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Pearl Jewellery

There are two types of pearls used in jewellery: natural and cultured.

Natural pearls are formed naturally, without any human intervention and are very rare and expensive.

Cultured pearls are cultivated on oyster farms. To create them, a tiny bead is implanted into the oyster. Gradually, the oyster coats the bead in many layers of natural minerals and proteins known as nacre. It is the nacre that gives pearls their beautiful lustre and colour.

Shapes

  • Round: the rarest and most valuable
  • Button: slightly flattened
  • Drop: referred to as tear drops, ideal for pendants
  • Baroque: unique and interesting shapes

The larger the pearl, the more valuable it is. The most valuable pearls are South Sea and Akoya – black Tahitian pearls. Cultured pearls grown in rivers are called freshwater pearls. They vary in colour and shape and are less expensive than saltwater pearls.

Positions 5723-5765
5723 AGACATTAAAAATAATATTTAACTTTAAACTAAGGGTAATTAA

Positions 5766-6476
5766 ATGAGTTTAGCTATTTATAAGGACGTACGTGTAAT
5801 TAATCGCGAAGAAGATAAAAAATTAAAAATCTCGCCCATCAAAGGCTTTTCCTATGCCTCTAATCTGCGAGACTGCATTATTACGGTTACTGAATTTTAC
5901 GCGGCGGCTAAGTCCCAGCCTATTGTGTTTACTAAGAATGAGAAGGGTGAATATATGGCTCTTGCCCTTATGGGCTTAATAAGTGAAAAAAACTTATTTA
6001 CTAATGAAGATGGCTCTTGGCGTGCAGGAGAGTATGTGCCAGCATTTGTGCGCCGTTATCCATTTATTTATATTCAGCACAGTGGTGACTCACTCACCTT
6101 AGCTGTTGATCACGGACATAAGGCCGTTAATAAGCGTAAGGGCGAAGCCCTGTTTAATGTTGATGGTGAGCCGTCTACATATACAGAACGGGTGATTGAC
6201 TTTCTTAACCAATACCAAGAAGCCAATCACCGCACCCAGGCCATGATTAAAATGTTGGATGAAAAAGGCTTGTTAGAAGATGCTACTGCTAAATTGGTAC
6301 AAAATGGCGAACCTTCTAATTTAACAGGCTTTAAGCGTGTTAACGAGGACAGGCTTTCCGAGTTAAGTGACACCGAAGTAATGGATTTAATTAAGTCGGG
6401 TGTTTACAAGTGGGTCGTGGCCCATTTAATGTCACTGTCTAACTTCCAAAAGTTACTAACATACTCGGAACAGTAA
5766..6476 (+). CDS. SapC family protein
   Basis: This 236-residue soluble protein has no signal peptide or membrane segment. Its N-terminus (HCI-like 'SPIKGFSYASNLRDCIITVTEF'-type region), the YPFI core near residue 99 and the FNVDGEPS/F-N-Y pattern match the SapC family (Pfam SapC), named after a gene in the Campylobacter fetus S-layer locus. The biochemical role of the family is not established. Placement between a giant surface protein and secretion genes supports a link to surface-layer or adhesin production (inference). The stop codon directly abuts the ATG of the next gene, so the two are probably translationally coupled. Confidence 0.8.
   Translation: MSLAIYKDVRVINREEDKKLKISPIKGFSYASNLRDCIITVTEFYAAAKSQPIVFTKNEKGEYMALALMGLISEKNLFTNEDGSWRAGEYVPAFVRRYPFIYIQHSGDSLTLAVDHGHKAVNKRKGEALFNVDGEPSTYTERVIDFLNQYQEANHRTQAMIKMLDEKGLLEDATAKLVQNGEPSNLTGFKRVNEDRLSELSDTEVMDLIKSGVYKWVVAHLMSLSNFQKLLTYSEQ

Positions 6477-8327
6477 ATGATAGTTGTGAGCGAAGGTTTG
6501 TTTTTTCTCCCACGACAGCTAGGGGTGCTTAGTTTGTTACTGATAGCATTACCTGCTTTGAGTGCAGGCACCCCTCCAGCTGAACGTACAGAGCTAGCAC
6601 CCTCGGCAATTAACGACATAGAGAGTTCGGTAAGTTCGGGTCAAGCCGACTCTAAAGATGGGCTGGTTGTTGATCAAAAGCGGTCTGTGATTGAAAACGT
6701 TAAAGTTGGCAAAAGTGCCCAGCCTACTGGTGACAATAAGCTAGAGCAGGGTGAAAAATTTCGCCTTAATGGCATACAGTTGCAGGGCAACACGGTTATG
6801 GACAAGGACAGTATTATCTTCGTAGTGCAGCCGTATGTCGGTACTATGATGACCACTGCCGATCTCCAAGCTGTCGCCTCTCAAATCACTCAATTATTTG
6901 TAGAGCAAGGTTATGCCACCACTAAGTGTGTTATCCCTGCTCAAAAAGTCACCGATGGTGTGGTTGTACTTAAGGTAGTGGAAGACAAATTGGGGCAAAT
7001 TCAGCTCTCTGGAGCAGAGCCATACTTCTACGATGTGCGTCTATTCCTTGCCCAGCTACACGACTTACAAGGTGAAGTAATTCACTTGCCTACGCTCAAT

Lustre

  • Lustre is the primary characteristic by which pearls are judged when shape, colour and symmetry are equal
  • Saltwater pearls are grown within pearl oysters in oceans. Today, saltwater pearl oysters are cultivated in protected lagoons and volcanic atolls.
  • The unique lustre of pearls depends on the reflection, refraction and diffraction of light from the translucent layers. The thinner and more numerous the layers in the pearl, the finer the lustre

Freshwater & saltwater

Saltwater pearls are grown within pearl oysters in oceans. Today, saltwater pearl oysters are cultivated in protected lagoons and volcanic atolls.

Natural freshwater pearls are formed within various species of freshwater mussels living in lakes, rivers, ponds and other freshwater sources.

Although freshwater and saltwater pearls look quite similar, pearls from the sea are more highly valued than freshwater pearls.

 

Tip

Pearls should be worn as often as possible, as the natural oils in the body keep them shiny and lustrous.